You might remember your parents depositing money into a Christmas Club account during your childhood. It was common to make use of these accounts to save money for the holidays. Saving just $5 – $10 a week could add up to a nicer Christmas. Maybe your parents were on to something.
While there isn’t an actual “club,” these accounts are short-term savings accounts that can be created with a minimal deposit. The money deposited into the account usually can’t be accessed prior to a certain date (most commonly November 1st).
Though the account earns interest, the biggest benefit for most users is protecting your money from yourself. You’ll be unable to spend it before the holiday season!
You’re much more likely to find these accounts available at credit unions, although a few banks still offer them.
But, the big question is: Are they the best way to save money for Christmas? Be sure to also check out our Free Guide to Holiday Spending, available in our Resource Library for more ideas. But here are a few others:
Check out some other options for Christmas savings:
Certificates of deposit (CDs). CDs provide a better rate of return than Christmas accounts, but it’s necessary to have a lump sum available. Just be certain that the maturity date is before you need to start your shopping.
It’s possible to purchase short-term CDs throughout the year, and you’ll still be ready for the holidays.
Money market account. These accounts tend to pay higher interest rates than checking or savings accounts. You are limited to a few withdrawals each month, but that’s okay. You’re saving for the holidays after all.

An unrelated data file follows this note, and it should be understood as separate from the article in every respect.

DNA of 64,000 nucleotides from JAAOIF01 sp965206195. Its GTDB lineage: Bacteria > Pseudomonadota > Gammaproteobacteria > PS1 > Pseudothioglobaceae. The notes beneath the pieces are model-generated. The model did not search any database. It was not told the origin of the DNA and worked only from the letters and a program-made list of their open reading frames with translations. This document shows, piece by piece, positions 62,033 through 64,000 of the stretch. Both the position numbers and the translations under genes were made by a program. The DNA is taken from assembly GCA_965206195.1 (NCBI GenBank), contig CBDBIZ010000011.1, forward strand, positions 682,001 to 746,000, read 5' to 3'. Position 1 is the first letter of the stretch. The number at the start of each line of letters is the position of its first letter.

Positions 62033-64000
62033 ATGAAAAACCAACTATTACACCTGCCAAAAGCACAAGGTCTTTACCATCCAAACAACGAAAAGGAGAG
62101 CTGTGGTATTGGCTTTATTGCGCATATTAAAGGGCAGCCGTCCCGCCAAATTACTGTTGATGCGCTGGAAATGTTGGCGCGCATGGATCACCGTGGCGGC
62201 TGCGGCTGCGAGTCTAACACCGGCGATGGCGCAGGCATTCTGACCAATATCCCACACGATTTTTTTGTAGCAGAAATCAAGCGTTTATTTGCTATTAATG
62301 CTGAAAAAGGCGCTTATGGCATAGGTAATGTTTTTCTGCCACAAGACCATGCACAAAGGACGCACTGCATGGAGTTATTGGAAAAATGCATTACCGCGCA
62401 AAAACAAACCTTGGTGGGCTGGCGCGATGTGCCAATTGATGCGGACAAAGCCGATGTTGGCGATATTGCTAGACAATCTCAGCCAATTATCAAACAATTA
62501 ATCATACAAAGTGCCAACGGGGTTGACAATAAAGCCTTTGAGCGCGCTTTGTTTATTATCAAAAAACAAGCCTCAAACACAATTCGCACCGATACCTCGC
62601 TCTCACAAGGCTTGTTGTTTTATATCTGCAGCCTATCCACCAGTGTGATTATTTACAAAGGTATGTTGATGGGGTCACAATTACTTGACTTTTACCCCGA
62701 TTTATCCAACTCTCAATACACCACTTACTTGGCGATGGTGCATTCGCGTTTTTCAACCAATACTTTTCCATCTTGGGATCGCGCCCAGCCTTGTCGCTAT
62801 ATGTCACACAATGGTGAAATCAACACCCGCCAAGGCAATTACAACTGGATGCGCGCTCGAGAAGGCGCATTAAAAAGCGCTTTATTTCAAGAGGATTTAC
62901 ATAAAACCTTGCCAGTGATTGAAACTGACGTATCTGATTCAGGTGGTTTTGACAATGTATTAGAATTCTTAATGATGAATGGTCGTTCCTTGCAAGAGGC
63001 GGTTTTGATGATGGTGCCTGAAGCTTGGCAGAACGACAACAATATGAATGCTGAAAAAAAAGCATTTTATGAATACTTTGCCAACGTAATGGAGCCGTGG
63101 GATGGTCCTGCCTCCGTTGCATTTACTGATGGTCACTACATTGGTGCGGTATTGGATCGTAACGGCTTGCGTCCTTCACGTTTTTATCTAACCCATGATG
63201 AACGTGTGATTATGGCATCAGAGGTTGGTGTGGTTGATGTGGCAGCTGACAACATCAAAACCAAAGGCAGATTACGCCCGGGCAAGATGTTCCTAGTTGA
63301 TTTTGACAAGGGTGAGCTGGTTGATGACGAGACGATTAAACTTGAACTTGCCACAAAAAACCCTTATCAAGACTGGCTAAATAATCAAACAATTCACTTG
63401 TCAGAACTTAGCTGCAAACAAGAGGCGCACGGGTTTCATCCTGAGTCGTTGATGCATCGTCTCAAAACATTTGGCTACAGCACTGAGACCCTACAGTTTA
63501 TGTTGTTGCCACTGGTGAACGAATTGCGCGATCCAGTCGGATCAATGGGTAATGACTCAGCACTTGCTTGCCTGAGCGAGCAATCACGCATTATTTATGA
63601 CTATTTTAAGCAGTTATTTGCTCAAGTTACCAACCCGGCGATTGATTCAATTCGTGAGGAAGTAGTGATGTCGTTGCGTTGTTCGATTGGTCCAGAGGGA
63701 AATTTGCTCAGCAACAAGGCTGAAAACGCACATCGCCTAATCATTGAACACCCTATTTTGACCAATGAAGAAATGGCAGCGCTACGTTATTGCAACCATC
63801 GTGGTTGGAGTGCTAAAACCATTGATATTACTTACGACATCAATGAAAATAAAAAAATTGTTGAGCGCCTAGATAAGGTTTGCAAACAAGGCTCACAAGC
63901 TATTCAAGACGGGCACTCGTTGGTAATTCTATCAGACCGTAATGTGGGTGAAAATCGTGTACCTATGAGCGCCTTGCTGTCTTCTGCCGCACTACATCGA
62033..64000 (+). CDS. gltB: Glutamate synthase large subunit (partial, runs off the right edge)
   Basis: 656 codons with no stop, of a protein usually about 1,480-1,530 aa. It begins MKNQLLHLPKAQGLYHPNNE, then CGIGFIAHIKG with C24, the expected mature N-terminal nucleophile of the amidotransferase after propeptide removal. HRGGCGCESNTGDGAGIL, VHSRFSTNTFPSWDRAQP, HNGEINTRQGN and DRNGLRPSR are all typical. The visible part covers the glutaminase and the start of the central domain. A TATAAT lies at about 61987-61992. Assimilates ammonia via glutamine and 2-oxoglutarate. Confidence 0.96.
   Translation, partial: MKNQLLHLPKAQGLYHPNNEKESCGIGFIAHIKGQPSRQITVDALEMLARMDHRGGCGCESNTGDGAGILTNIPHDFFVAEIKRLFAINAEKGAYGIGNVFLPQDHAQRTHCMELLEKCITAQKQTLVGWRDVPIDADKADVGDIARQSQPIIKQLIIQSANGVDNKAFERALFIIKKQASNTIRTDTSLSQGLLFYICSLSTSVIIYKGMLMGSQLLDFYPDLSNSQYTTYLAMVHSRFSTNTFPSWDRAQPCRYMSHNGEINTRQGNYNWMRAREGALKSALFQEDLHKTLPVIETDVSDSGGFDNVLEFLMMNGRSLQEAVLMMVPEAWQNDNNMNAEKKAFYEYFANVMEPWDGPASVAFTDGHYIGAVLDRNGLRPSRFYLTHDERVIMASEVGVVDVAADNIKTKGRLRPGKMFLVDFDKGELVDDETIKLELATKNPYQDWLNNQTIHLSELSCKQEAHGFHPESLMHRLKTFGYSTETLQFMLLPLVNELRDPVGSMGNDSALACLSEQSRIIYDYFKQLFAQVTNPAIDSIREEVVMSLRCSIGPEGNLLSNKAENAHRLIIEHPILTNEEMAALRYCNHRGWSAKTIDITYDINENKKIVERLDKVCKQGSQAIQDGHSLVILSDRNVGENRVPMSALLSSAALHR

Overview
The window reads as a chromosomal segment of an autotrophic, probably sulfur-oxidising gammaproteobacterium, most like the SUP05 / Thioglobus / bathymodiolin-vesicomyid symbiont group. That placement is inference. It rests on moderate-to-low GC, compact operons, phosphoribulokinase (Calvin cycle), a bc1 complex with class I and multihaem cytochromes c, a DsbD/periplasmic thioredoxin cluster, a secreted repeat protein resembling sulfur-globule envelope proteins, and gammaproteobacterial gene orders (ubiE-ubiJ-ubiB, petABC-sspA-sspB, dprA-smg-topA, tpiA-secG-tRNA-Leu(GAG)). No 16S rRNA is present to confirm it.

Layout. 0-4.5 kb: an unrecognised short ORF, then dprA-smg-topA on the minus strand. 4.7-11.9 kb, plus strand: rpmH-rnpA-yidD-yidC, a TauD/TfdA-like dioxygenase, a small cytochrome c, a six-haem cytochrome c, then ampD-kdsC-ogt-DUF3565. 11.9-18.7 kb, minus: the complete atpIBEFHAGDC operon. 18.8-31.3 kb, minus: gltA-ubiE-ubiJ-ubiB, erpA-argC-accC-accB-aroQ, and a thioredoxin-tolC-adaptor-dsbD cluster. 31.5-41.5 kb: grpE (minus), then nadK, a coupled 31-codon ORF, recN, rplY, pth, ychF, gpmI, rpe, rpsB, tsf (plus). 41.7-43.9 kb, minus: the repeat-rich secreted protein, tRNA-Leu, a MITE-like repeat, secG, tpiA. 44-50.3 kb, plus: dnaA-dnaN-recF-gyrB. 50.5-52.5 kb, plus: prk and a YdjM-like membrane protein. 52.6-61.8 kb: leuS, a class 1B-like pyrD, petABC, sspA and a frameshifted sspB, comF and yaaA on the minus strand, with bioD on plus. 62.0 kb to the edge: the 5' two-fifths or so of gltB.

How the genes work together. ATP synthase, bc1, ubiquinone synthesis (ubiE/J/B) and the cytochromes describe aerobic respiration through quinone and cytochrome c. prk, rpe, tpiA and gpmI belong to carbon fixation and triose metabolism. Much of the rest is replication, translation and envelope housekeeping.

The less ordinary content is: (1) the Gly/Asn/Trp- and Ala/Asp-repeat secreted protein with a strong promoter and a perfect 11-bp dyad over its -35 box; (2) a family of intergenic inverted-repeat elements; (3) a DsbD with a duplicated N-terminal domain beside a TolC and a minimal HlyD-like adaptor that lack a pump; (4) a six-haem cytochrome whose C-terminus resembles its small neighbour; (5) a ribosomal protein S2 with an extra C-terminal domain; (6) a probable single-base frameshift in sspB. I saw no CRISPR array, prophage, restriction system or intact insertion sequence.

Savings account. If you can trust yourself, simply set up a savings account dedicated to your holiday spending needs. Many people won’t be able to resist the temptation to dip into the funds the first time a minor financial emergency occurs. Only you know whether or not you can be trusted!
Layaway. A few of the larger retailers still support layaway. You can start shopping in January and make payments on your own schedule until the item has been paid in full. Be sure to fully understand the rules. They can vary dramatically between stores. Some stores charge a service fee.
Sometimes, you’ll be required to meet certain deadlines, such as having to pay 60% of the price within 60 days and the full balance within 90 days.
There can be cancellation fees. These can apply whether you cancelled or the store cancelled due to your failure to meet the requirements of the agreement.
Short-term bonds and Treasury bills. The interest rate on Treasury bills is usually extremely low, but as close to guaranteed as you can get. Bonds have variable maturity dates. However, there’s sure to be something that will work for your situation.
Many people are concerned about interest rates when saving for the holidays, but consider the rates at this time. CDs, money market accounts, and savings accounts are all paying 1% or less. If you invest $1,000 immediately after Christmas, that’s only $10 worth of interest after a full year.
Avoid worrying about the interest rate and choose the method that is most likely to work for you. If you don’t have a nice lump sum to invest, CDs and bonds probably aren’t an option. If you know you’ll dip into the account, a money market account won’t be effective. Match your financial situation and your temperament to your savings method.
A Christmas club account is a great solution if you have limited funds to get started and you need to keep the money isolated from yourself. Many of us have a difficult time not spending our savings. A Christmas club account just might be your perfect answer.